Yet again, he emphasized the benefit of this modern technology giving us a “non-invasive” method of restoring ancient texts. The next example had a tear through the middle of a word. Because of this, the edges curled upwards slightly, thereby separating the 2 halves of the letters. He cut the top half, & dragged it down for a perfect fit with the bottom half. His name for this process was a “patch“.

He especially enjoyed toggling back & forth between the way the fragments were originally, & the way he restored them so that you could see (& if you’re Hebrew literate, read) the words. At one point he did this numerous times as if he were alone in the room amusing himself, saying “This is fun…” Then realizing there was a rapt audience of about 100 people in front of him, he said, “…alright, I’ll stop.

He also showed a sample of his stroke-order coloring as published on the BASOR 334 CD-ROM for the Ketef-Hinnom silver scrolls. He freely admitted, “Is this correct? I don’t know.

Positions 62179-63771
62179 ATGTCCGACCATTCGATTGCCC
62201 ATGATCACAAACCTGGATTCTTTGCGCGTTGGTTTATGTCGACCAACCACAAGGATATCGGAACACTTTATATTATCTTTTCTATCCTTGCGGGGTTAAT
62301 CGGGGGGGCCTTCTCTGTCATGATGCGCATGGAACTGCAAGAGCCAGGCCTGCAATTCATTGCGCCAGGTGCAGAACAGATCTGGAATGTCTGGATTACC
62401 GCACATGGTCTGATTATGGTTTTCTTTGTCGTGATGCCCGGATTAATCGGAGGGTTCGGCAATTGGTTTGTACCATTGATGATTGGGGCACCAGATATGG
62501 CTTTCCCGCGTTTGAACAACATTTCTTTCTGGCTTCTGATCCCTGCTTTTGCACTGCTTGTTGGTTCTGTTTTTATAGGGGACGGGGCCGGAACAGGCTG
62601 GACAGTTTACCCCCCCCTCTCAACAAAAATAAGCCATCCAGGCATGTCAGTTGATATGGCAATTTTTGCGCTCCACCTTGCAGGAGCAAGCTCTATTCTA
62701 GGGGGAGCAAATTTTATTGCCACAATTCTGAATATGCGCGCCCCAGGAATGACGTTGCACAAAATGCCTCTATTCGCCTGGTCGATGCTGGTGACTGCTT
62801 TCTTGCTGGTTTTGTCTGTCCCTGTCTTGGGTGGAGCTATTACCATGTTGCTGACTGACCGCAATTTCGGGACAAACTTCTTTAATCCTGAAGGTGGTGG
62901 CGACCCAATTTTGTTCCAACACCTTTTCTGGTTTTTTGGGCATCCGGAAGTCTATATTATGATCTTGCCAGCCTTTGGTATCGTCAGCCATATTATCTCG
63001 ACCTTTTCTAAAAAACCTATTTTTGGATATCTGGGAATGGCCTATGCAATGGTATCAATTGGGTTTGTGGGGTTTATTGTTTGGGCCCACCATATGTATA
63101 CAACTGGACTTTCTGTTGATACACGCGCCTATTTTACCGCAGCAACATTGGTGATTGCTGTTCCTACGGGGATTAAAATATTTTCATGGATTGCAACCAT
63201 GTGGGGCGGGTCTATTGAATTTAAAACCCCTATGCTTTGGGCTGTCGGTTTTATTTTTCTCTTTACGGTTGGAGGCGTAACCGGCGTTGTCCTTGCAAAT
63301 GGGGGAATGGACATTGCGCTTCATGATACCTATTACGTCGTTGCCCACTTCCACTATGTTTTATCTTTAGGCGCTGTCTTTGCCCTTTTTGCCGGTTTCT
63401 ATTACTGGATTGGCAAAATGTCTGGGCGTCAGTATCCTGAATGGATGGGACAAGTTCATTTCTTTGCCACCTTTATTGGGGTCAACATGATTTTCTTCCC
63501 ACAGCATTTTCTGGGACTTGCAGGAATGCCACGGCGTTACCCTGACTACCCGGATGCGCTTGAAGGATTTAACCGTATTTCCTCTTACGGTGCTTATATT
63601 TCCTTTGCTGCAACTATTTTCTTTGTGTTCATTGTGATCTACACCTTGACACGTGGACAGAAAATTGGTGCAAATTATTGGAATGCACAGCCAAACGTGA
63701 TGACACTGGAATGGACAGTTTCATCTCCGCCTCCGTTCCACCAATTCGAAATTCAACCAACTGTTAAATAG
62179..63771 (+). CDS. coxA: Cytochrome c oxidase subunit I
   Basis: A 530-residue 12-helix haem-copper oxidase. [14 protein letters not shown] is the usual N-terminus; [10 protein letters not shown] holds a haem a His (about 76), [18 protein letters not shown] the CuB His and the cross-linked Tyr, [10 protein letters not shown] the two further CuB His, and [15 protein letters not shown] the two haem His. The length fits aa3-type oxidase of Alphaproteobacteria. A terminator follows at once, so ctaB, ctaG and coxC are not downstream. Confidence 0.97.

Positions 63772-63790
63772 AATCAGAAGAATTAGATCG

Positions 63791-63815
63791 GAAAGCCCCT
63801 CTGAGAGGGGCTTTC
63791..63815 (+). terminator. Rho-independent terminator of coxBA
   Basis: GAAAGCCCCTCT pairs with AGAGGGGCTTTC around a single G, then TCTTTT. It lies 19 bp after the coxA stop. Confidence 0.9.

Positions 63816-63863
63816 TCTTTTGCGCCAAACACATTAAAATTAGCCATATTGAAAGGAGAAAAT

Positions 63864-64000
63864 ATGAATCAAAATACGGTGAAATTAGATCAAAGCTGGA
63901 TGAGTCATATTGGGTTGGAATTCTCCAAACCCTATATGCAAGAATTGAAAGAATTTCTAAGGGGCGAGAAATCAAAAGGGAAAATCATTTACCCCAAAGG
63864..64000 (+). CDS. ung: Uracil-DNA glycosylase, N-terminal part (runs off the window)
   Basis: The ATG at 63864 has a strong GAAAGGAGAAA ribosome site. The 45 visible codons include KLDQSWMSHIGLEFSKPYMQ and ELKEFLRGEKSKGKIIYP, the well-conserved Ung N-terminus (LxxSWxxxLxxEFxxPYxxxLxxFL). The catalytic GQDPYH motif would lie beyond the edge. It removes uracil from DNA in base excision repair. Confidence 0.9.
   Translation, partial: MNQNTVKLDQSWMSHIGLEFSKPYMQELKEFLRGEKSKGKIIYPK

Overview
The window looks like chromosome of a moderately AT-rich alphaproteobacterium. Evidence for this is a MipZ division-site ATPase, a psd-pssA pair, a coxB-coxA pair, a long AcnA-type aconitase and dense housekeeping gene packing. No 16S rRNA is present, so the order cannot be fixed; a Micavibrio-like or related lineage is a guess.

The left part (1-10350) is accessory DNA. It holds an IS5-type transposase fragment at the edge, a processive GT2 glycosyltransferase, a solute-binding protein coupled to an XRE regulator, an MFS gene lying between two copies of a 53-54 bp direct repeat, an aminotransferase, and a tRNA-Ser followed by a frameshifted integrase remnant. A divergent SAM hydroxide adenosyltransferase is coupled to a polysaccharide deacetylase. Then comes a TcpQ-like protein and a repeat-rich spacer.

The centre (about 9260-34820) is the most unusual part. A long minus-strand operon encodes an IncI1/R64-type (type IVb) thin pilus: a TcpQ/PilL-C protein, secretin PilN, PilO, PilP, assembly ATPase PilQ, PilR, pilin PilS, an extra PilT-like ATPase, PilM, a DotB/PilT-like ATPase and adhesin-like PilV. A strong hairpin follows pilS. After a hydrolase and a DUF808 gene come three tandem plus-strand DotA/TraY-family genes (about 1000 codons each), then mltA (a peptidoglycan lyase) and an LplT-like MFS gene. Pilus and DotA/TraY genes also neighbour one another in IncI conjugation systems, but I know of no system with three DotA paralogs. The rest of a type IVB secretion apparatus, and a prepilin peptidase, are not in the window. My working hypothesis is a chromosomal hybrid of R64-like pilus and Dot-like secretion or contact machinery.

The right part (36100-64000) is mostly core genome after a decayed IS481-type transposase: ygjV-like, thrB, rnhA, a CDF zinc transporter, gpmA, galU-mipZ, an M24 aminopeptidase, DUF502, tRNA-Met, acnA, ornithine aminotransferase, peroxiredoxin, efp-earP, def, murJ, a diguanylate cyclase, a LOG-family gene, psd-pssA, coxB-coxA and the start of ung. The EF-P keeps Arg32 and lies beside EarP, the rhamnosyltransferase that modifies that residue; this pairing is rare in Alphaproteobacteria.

The last text he worked on during this demo was the Targum of Job. He noted that it was currently on display over at the San Diego Museum of Natural History (you know, the place that didn’t want my money), & described it as “one of my favorite pieces“. This fragment posed a little bit of a mystery, because the ancient scribe erased a word. By speculating what the word might have been, & by using clues from the size of the erased space, & a few dots of ink missed during the erasure, & by copying the necessary letters from elsewhere on the fragment written by the same scribe, Dr. Zuckerman successfully (as far as I’m concerned) restored the missing word, & speculated on why it may have been erased.